And back home in Malaysia, we too been taking all the wrong steps. First we decided to teach Science and Mathematics in Bahasa instead of the accepted language of science and mathematics which is English. The lame excuse that was given was that the country needed to promote the national language and there was not enough teachers who can speak proper English. Unfortunately, despite the obvious reasons and calls from many quarters including the former Prime Minister, this decision have not been reversed to this day and the damage to the nation continues to this day.

But instead, we are entrenching ourselves with trivial issues like this:-

Non-Muslims in Kedah need not be worried or confused over the recent amendment to an 1988 enactment that bars non-Muslims from using Islamic religious words and terminology. State exco member Mohd Rawi Abd Hamid said no non-Muslim had been arrested in the state under the enactment for using terms that are exclusive to Islam and Muslims.

Mohd Rawi said non-Muslims could still use the words in their daily conversations, but not in their own prayers, public speeches or in religious publications.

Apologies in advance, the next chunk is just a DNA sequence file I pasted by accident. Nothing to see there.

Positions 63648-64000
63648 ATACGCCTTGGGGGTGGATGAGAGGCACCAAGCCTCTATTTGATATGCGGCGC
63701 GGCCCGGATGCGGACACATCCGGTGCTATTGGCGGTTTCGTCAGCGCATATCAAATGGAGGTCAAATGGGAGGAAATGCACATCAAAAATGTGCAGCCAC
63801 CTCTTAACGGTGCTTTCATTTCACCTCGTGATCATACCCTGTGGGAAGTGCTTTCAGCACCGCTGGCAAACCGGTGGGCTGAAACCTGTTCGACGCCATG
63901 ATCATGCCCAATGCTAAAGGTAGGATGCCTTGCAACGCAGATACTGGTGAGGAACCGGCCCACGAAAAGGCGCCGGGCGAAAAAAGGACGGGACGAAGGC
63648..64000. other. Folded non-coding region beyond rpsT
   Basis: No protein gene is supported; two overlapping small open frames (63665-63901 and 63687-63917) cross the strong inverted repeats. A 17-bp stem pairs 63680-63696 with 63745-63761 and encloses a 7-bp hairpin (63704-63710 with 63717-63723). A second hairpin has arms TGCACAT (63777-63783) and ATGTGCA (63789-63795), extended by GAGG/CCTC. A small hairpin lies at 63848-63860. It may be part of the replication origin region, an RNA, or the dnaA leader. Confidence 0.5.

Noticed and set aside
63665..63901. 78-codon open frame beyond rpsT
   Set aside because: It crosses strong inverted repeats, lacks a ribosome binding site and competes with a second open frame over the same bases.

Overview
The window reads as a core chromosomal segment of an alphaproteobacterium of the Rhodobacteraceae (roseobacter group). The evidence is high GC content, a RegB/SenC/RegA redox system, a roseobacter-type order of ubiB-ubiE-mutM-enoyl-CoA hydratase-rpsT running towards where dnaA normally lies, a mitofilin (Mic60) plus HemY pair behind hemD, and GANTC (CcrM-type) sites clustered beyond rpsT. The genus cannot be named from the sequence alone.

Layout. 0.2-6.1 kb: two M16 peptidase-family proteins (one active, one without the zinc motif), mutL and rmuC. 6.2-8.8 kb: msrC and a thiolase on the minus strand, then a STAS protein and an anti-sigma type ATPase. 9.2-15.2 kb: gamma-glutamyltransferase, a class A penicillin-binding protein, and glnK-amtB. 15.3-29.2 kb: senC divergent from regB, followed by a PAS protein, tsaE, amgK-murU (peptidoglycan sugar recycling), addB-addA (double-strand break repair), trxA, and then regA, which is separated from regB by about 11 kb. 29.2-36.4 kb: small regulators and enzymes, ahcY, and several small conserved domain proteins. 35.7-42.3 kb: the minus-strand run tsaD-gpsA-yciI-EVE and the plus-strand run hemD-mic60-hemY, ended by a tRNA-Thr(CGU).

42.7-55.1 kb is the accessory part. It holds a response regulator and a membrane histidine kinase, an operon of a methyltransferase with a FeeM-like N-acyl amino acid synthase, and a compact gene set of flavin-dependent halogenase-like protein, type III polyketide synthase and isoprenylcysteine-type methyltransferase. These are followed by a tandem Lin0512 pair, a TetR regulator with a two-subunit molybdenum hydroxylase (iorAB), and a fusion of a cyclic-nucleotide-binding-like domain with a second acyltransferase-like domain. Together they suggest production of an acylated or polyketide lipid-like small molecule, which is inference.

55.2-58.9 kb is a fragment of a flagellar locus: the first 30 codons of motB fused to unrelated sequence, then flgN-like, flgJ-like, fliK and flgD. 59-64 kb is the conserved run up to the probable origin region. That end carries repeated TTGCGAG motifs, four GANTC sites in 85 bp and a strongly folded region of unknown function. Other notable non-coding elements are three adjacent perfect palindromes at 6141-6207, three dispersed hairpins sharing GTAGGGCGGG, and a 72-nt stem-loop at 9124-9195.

“If you say you want to go to a masjid (mosque), why not? If you ask me where that masjid is, there’s no problem with the usage of that term,” he said yesterday

(Source)

Earlier, the whole nation seemed to be busied itself with someone who had organized a “want to touch a dog” event and after that, of an image on a water bottle.

Obviously we are getting our priorities all wrong and that is why for reasons like this, we will not going to be a developed country in 6 years time. Forget achieving vision 2020. We are too worried on what we can say and do in the name of religion. We are not worried about building more schools, getting our children to embrace science and mathematics in the most convenient way (by learning in English) and push for greater space and opportunities for citizens to speak aloud and to agree or disagree with the establish norms. One wrong say or act in this country can make one run foul of the dreaded Sedition Act and the authorities. We cannot advance if we confine ourselves to very few options and old rules. We even banned Darwin from this country.

And that is why, the country as whole need to wake up to reality of things and what is important for the society survival? And if one still have doubts as to where the nation should be moving, perhaps this will give a food for thought:-

Science is the engine of prosperity. Economists have said that a third to a half of U.S. economic growth has resulted from basic research since World War II. The cars and trains that got us here today, our smart phones, the energy that lights this chamber, the clothes we wear, the food we eat: All of these were developed and improved through research.

And so it is. Science is a system for exploring, and for innovation. It can fuel our nation’s economic growth. It can form a path for our young people in a competitive global marketplace. And it can fire our imagination.

(Source)

And mankind seems to be heading that direction too and probably in a greater pace due to the wealth of information available on the internet:-